Review: It's Always Sunny in Philadelphia - Mac and Charlie Write a Movie
by Annie Wu, posted Dec 4th 2009 3:50AM
(S05E11) I think we all need to take a hot second to review what fantastic, life-improving ideas this season has presented us thus far. Earlier, we learned the benefits of funneling box wine into soda cans (beyond the immediate high class appeal of it all). Then we were schooled in the ways of the DENNIS System, allowing us to more efficiently get ladies to bang. And in this episode, we learned that keeping sausage links in your shirt pocket is a smart way to keep your hands free and open to get greasy in other ways.
This is all shaping up to be a fine education, folks. I think it goes without saying that It's Always Sunny in Philadelphia is Sesame Street for adults.
In this episode: Schemes, schemes and more schemes! Dee got as close as she has ever been to the big time, by nailing a featured extra part in an M. Night Shyamalan film. Mainly the role just involved her being face-down in a puddle of blood for a few seconds onscreen, but, of course, she managed to screw it up somehow. Thank goodness for Kaitlin Olson, by the way, and her willingness to be drenched in red for half an episode and delivering lines like "That slumdog bastard twisted all of us!" Fantastic.
That said, as much as I enjoy watching Dee spectacularly fail at pursuing her Hollywood dreams, I would have loved to see more exploration in the actual "Mac and Charlie Write a Movie" story. All of Mac and Charlie's brainstorming session was complete gold (the oddly specific choice of casting Dolph Lundgren, particularly inspired), as was their teaser poster for Crime Stinks: The Smell of Penetration ("He nose the truth"). Watching Mac and Charlie run around town trying to cobble their script together would have been enough ridiculousness to fill an entire episode by itself, I bet.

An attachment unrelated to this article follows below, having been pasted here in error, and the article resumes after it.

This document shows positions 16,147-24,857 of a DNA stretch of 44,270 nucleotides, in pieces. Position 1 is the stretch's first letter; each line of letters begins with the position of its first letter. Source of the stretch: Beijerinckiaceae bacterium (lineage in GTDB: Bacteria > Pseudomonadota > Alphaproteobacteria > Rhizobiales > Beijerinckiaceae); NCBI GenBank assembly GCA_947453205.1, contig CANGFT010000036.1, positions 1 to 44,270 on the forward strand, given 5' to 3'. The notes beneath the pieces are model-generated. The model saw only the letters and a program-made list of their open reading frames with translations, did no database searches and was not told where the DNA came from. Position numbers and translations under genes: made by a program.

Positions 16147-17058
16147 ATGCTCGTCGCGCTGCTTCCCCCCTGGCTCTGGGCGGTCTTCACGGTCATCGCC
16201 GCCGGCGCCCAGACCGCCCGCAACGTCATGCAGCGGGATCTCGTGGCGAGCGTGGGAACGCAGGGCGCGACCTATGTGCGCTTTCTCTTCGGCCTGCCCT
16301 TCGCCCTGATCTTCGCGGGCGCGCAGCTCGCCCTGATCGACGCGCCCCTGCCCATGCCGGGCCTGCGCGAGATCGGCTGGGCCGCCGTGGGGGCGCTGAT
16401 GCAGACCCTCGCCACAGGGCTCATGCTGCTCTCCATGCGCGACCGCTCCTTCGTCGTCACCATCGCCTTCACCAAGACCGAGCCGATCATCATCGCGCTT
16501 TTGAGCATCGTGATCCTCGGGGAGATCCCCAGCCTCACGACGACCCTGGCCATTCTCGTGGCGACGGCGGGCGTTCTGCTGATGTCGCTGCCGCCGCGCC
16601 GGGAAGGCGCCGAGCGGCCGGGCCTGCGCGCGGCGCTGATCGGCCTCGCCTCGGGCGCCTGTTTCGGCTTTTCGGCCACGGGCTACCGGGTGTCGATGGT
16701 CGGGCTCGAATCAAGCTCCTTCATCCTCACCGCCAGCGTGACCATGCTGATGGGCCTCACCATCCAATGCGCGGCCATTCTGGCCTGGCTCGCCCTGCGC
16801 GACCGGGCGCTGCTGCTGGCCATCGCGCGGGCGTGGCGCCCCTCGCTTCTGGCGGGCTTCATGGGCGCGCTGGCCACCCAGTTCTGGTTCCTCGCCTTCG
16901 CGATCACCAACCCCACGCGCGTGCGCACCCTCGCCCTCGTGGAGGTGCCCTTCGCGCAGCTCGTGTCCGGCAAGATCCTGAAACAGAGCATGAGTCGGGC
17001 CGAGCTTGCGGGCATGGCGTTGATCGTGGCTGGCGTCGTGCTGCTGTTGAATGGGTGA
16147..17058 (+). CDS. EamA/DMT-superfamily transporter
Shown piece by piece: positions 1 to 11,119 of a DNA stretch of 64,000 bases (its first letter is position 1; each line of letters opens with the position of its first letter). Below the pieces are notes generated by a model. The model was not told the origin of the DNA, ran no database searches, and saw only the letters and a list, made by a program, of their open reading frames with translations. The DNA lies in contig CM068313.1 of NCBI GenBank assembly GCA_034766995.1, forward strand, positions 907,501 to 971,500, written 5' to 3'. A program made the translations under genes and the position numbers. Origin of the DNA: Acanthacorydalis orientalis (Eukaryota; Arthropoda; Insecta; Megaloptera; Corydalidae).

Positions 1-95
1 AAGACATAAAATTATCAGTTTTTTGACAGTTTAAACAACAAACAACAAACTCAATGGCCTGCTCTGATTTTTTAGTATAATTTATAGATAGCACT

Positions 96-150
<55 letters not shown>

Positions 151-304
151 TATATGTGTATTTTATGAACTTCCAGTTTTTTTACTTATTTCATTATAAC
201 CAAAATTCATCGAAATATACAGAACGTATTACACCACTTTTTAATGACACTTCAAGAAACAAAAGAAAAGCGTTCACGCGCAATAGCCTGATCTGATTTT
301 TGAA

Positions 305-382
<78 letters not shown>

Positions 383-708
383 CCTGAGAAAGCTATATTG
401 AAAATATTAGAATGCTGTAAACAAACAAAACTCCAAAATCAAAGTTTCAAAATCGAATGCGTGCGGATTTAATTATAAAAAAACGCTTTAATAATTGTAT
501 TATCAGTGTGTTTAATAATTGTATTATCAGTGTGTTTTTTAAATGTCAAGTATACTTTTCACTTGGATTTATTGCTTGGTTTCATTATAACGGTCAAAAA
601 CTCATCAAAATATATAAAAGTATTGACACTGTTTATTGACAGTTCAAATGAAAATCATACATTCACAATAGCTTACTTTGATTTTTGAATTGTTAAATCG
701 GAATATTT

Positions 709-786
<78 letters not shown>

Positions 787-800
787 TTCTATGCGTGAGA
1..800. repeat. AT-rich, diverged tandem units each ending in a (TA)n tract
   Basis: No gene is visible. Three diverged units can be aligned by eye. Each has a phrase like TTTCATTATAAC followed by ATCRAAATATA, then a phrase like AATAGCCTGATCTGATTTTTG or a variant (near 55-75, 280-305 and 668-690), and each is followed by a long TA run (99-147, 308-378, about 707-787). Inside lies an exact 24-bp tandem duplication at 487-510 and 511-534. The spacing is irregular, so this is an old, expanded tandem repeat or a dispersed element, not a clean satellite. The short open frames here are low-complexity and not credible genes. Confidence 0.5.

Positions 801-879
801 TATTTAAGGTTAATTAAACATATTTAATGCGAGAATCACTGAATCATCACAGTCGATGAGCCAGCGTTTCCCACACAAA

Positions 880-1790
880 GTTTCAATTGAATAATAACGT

Dennis, on the other hand, spent most of the episode rubbing his phone and writing a film script with just his thumbs, I guess. His own shining moment came during his brief contribution to the writing process. It was great enough to warrant me listening to it three times in a row just to transcribe this one little part:
"Then he smells crime again, he's out busting heads. Then he's back to the lab for some more full penetration. Smells crime, back to the lab, full penetration. Crime, penetration, crime, full penetration, crime, penetration -- And this goes on and on and back and forth for 90 or so minutes until the movie just sort of ends."
All in all, a pretty fair episode, a typical example of what one can expect from the series, doubly so because the gang once again ended up as a group of deluded and delighted failures. Except for Dee. She's just a failure.
[Watch clips and episodes of It's Always Sunny in Philadelphia at SlashControl.]